A national study conducted for the Sudden Cardiac Arrest Foundation by StrataVerve found that thousands more lives could be saved if only the public understood the critical nature of sudden cardiac arrest and the need for immediate bystander intervention. When exposed to a simple definition of SCA, the likelihood to give CPR or apply an AED increases significantly.

Defibrillators May Help Kids Survive Cardiac Arrest

CHICAGO, IL--Sudden cardiac arrest – when the heart stops beating – is one of the leading causes of death in the U.S. To help save lives, automated external defibrillators, which shock the heart back into a regular beat, have been placed in many public places.

Now, these portable AED devices may improve the chance of survival among children and teens, according to a new study presented Sunday at the American Heart Association's Scientific Sessions meeting in Chicago.

Hands-Only CPR Training Kiosks Can Increase Bystander Intervention, Improve Survival, Study Shows

WASHINGTON, DC--Prompt action from a bystander can impact the likelihood a person survives cardiac arrest when it occurs outside of a hospital. Hands-Only Cardiopulmonary Resuscitation (CPR) training kiosks are becoming more widespread and are an effective training tool, a new Annals of Emergency Medicine analysis finds. 

A new study of 738 participants compares the efficacy of three types of Hands-Only CPR; a classroom session with a facilitator, a kiosk session with a manikin, and a video-only session. Hands-Only CPR is as effective as conventional CPR and simplifies the skill while decreasing common concerns about mouth-to-mouth contact, the authors note.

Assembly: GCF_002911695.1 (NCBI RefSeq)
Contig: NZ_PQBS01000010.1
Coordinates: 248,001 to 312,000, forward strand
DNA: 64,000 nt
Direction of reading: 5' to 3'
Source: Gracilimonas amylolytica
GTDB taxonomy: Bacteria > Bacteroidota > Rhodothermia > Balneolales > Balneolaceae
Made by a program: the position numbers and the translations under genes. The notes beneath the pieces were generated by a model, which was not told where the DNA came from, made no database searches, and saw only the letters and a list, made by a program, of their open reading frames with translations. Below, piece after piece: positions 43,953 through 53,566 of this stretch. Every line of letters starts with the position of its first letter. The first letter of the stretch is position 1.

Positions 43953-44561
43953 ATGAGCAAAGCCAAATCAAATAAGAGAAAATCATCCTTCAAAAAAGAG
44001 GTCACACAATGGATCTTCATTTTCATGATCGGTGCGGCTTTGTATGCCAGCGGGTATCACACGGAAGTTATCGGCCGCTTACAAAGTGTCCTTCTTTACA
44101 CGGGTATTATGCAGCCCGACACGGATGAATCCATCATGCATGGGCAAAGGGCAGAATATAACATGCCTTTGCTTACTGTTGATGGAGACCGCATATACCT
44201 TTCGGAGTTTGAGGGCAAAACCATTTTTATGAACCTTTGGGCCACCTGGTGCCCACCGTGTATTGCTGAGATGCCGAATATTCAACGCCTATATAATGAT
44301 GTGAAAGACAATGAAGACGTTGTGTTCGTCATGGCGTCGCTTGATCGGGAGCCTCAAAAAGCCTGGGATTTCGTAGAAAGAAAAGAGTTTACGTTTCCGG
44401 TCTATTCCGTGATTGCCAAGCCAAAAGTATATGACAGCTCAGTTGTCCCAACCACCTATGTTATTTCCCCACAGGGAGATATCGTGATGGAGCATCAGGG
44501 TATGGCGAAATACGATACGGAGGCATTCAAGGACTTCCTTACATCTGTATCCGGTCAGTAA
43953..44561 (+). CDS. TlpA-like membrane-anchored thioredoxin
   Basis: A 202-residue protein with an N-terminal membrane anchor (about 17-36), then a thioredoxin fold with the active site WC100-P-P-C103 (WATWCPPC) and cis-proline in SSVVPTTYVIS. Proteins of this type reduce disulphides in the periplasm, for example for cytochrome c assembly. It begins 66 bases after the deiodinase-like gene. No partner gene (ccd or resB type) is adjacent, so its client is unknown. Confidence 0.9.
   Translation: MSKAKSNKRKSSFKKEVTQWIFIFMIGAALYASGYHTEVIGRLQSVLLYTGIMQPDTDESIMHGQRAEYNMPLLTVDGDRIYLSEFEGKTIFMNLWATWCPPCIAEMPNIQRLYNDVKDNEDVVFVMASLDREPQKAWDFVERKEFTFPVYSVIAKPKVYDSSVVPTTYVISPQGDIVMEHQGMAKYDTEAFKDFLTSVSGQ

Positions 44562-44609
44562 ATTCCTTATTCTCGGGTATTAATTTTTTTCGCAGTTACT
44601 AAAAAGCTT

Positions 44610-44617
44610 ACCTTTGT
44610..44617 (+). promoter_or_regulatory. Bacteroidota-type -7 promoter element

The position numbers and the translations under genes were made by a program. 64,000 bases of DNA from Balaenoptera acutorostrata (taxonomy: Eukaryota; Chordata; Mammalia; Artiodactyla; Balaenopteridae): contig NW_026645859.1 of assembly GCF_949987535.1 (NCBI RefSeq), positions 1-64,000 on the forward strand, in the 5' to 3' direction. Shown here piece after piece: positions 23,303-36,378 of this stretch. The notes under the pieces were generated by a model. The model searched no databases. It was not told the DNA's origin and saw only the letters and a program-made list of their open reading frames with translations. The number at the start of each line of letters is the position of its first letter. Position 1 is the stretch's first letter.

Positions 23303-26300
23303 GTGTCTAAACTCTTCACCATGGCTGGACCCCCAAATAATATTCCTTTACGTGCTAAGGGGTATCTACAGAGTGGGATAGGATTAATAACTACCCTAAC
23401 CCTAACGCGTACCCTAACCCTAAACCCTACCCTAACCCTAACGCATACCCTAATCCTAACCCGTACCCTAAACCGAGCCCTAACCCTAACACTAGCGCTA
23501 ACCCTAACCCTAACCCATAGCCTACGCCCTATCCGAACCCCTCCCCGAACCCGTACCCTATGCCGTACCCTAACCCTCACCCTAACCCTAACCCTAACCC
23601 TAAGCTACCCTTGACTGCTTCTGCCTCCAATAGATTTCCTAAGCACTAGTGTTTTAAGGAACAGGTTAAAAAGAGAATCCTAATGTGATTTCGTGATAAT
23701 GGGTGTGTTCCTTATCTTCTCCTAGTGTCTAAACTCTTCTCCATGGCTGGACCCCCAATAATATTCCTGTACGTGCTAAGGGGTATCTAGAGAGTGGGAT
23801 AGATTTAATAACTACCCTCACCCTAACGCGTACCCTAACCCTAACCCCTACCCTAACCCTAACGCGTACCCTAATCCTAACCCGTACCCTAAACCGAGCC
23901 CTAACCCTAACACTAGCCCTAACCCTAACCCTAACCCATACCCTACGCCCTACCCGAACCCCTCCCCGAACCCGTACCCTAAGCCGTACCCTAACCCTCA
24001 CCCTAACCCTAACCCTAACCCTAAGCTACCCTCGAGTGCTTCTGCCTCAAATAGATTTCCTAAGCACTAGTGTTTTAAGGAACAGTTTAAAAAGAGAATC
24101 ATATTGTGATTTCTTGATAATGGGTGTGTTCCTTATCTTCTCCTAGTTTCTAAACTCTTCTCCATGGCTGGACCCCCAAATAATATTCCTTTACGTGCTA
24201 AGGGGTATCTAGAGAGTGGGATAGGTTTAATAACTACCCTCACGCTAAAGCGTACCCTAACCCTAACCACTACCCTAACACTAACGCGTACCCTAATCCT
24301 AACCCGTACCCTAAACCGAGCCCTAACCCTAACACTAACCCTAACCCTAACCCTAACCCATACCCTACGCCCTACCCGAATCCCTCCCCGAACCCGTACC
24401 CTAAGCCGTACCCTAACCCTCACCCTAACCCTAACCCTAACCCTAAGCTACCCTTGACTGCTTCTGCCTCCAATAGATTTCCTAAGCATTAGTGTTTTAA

Racial Disparities in Sudden Cardiac Death Rates Cannot Be Explained by Known Risk Factors

Despite controlling for factors including income, smoking and cholesterol levels, black patients remain at high risk

PHILADELPHIA, PA--While it’s well reported that black patients are twice as likely as white patients to succumb to sudden cardiac death (SCD), the underlying factors that propel this disparity remain unknown. According to a first-of-its-kind study from Penn Medicine, published online today in the Journal of the American College of Cardiology, researchers showed that even after controlling for risk factors like income, education, smoking, exercise, and bad cholesterol, among others, black patients remained at significantly higher risk for SCD.

Clifton Callaway Receives 2018 AHA Lifetime Achievement Award

CHICAGO, IL--The American Heart Association awarded Clifton W. Callaway, MD, PhD, the 2018 Lifetime Achievement Award in Cardiac Resuscitation Science at its Resuscitation Science Symposium 2018. The award recognizes leaders in the field of cardiac resuscitation science. Callaway, Professor of Emergency Medicine at the University of Pittsburgh Department of Emergency Medicine, studies resuscitation medicine with special emphasis on brain injury after cardiac arrest. He has developed a translational research program devoted to the topic of resuscitation from sudden death.

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The mission of the Sudden Cardiac Arrest (SCA) Foundation is to prevent death and disability from sudden cardiac arrest. The vision of the SCA Foundation is to increase awareness about sudden cardiac arrest and influence attitudinal and behavioral changes that will reduce mortality and morbidity from SCA.